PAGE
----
Behind Every Great Man…..

This morning I e-mailed a drawing to a fellow blogger as an offering to illustrate one of his posts.

While I sat in the car waiting for Jackie to emerge from Tesco with a fortnight’s shopping that I would load into our vehicle and into the kitchen at home I finished reading

Lent to us by Giles, this is a truly inspirational book charting the despair following a catastrophic turn of fortune partly brought about by physical- and mental ill-health; a loving relationship and the struggling creativity that, phoenix-like, surmounted disaster and contributed to remarkable success.

Depression, anxiety, unemployment, severe physical pain, all experienced while raising a young family are all honestly described. Sub-titled ‘A Story of Despair and Redemption’, this work is about the emotional turmoil the writers have experienced; it is also a tutorial on planning and planting a stunning garden; a journey through the seasons and the effects of sunshine, light, water, and soil. The constantly repeated cyclical patterns of each year from gloom to brightness and back again could be seen as a metaphor for the couple’s journey through life.

In his dynamic media presentation of such as BBC’s ‘Gardener’s World and in his writing Monty Don has been the public face of this partnership. Sarah, however, in their collaborations, of which this work is one, produces equally eloquent descriptive prose. I must refrain from giving away any more detail but ‘The Jewel Garden’ supports the phrase ‘behind every great man there is a great woman’.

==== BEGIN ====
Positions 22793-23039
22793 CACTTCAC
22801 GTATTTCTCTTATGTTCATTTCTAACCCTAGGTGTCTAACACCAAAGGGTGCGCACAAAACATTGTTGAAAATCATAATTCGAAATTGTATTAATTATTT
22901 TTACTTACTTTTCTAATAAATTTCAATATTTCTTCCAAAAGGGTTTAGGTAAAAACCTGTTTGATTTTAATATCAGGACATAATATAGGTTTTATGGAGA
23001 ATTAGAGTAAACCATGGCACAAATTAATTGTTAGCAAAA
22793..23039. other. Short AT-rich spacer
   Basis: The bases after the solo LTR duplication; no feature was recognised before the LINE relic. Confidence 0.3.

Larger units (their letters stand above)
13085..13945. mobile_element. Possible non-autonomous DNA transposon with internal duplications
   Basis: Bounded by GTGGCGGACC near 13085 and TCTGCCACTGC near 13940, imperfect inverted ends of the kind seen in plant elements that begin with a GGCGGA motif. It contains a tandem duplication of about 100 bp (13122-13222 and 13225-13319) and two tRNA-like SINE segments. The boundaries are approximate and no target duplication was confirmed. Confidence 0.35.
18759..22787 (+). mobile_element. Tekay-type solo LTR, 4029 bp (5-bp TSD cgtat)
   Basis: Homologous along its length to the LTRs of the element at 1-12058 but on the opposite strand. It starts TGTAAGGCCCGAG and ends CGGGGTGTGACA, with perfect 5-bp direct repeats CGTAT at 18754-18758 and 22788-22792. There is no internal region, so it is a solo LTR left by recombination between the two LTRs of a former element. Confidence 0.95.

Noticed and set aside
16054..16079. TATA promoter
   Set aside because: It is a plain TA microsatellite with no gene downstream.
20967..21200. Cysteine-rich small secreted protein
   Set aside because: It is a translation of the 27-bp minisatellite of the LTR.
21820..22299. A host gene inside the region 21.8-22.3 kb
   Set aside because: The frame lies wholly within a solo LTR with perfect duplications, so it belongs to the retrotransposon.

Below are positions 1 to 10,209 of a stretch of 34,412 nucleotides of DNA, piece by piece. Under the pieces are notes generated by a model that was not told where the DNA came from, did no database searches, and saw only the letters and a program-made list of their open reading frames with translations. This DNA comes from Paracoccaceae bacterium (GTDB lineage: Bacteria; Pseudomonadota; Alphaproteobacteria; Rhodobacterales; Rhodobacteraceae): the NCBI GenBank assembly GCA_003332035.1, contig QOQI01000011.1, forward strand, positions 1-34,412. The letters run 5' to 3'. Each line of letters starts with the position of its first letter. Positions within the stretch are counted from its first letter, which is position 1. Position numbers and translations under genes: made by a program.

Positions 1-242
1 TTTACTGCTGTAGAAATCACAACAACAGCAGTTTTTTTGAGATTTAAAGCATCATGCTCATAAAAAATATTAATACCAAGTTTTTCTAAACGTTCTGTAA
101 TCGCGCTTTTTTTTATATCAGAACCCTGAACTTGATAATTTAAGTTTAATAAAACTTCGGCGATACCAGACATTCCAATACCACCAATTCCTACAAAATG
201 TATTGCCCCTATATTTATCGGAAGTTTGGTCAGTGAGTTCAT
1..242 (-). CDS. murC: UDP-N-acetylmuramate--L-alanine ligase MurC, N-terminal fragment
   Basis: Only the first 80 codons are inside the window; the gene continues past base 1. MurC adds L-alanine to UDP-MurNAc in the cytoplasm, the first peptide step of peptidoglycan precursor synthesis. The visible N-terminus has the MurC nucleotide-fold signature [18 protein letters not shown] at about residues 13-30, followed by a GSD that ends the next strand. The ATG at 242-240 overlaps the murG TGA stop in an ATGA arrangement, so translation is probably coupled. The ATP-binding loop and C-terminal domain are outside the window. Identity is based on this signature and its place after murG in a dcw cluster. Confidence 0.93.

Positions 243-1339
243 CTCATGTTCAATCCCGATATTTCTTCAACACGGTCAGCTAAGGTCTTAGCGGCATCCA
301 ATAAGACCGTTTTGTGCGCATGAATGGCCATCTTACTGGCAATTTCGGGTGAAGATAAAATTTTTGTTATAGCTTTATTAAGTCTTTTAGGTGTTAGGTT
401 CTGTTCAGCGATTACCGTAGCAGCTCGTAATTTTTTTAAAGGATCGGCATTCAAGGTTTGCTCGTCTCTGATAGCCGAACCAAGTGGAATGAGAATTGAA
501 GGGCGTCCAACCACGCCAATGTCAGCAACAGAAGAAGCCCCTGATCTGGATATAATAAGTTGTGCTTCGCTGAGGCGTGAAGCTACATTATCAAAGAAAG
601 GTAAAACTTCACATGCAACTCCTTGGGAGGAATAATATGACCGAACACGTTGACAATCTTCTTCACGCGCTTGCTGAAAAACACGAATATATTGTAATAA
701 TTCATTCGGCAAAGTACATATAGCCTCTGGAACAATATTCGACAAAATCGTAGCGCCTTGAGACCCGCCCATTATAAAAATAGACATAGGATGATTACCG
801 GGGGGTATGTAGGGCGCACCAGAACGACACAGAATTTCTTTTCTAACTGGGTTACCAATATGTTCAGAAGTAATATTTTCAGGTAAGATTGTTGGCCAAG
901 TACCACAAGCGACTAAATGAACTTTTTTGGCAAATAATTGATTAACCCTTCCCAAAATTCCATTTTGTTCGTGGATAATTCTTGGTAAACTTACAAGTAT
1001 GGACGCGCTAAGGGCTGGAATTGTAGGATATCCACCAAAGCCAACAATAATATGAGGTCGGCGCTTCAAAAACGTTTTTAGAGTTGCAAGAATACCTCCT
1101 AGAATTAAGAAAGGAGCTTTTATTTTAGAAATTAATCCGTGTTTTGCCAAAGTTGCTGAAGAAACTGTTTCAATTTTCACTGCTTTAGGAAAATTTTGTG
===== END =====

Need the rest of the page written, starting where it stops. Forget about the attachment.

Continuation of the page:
Finally, I would suggest that anyone – TanGental, for instance – planning a garden event at any particular time of the year would do well to read this book.

After lunch I finished pruning the poplar, the chopped branches of which, supplemented by a few more of Jackie’s rose clippings, filled another bag for recycling.

I managed to knock this dahlia from its stem while wheeling the barrow of poplar cuttings. Never mind. We have an accident pot indoors.

Petunias still proliferate,

as do the ubiquitous Japanese anemones.

Today’s roses are represented by a pink carpet variety; a paler pink Generous Gardener, planted to scale the lopped cypress; and Shropshire Lad, bearing the freckles formed by raindrops.

This pink gaura is the most successful we have tried in this garden; the white begonia has always delighted.

Just one hollyhock bloom has so far resisted adding to a column of seed pods; clematis Julia Correvon has shed her colourful petal-like leaves.

At the end of the afternoon Jackie finished trimming the lawn.

This evening we dined on plentiful scrambled egg on toast.


  1. That book should be an inspiration for these days. While people complain about every little thing – take a look at people who had real problems!

  2. Thanks for this book review and recommendation! Looks like a great read!
    I love when a man and a woman love each other, support each other, work together, help each other, etc!!! πŸ™‚ And gardens, and gardening, truly are healing…as you well know. πŸ™‚

    The rose freckled by the rain is wonderfully beautiful!

    Eggs and some form of bread…always a winner!!! πŸ™‚